If there is one film that the Tory party and Labour party would not recommend, then Last Resort is the film. Best art-house film this year.
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Format: DVD
Although it is definitely a drama this film blurs the boundaries between documentary and fiction, apparently a characteristic of Pawlikowski's direction.

Tanya (Dina Korzun) travels to England from Russia with her 10 year old son Artyom (Strelnikov) to marry her Fiancée who doesn't turn up and leaves her stranded and forced to become a refugee.

In the first part of the film we get right inside Tanya's fears and sense of alienation as she struggles with her role as a confined refugee, this is beautifully acted by Korzun and Strelnikov and if the film had continued on this course it would have been superb.

However once Anya is befriended by Alfie (a fine performance by Considine) the drama degenerates into a standard pulp fiction love story and although well directed and acted moves away from the trauma of being an asylum seeker. Also Artyom is supposed to be 10 years old but his dialogue is far to old for his age, even a perceptive ten year old would not automatically recognise someone as a pimp when his mother apparently did not make the connection.

However this film certainly made me think about the experiences of asylum seekers and the way they can be exploited whilst within the system, their sense of despair when any resolution to their problems is six to eighteen months away, unfortunately it did not keep me thinking long and hard enough.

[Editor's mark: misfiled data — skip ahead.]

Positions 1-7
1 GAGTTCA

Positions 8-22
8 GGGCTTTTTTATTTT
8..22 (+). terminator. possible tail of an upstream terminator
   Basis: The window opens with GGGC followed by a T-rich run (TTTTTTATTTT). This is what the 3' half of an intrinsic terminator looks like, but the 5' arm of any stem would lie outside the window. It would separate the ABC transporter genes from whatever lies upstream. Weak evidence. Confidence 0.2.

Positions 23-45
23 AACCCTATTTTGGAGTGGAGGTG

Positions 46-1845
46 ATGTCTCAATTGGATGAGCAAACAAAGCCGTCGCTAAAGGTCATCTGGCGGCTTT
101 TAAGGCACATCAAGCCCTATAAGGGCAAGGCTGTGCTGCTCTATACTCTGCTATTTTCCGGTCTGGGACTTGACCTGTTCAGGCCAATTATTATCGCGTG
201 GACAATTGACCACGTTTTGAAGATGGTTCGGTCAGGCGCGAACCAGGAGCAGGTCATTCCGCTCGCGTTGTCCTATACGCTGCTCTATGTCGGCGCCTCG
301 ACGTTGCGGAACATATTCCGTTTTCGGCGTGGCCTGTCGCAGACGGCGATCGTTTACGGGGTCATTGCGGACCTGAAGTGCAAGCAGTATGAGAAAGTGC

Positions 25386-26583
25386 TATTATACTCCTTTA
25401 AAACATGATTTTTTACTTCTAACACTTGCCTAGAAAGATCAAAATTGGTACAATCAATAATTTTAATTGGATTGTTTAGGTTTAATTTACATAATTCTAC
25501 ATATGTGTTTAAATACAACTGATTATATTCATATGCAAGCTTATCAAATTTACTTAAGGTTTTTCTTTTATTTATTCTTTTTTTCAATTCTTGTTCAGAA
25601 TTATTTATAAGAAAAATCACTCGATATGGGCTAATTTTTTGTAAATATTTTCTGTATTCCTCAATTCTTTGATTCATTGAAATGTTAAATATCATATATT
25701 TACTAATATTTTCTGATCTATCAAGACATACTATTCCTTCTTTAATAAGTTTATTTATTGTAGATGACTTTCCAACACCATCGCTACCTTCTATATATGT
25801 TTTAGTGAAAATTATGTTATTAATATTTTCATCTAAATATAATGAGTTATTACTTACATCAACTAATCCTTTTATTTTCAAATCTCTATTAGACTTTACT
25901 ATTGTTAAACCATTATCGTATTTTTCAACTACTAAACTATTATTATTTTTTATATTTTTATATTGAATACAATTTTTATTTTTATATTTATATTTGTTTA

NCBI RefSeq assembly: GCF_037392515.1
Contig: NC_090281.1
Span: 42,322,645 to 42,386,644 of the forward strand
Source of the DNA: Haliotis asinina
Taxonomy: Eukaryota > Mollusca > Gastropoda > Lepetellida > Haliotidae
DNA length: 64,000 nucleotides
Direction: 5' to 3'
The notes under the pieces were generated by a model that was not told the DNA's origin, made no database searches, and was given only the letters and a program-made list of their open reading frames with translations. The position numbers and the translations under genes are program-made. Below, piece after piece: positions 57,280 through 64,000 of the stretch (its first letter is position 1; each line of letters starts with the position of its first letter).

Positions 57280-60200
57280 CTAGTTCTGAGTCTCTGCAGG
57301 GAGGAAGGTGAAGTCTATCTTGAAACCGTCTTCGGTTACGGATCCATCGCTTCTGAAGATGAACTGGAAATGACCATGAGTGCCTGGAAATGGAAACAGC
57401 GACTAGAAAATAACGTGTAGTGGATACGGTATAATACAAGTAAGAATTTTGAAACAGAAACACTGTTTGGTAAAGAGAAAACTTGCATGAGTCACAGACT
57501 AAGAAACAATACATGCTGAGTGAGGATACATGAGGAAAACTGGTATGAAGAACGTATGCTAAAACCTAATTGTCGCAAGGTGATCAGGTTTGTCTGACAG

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Format: DVD
Fantastically shot.Brilliantly acted.This a beautiful film.Essentialy a romance, set in a depressing seaside village, between an amusment arcade manager and a russian, who accomponied with her 10 year old son he befriends and helps to escape home, after she has been sent to an asylum seekers holding area."It makes me wanna cry".OUTSTANDING.
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Format: DVD Verified Purchase
'Last Resort' is a charming film but is only available in the UK at a vastly inflated price. The Italian version is available at the normal price for a DVD. The Italian DVD appeared to include the full English version but this has Italian sub-titles and as there is some dialogue in Russian this also has Italian sub-titles! I assume the English version has English sub-titles for the Russian dialogue. It is still a charming film and would have been more highly rated but for the above problem. I couldn't fault the Italian supplier.
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Format: DVD
The film actually reveals more about we British than it does the plight of those seeking asylum. The decline of the British seaside town, amusement arcades, 1960s tower blocks, fish & chips, the wooden roller coaster - for me one of the stars of this film was Margate itself. Beautifully photographed and acted, this is a gem. The film oozes mood. See it.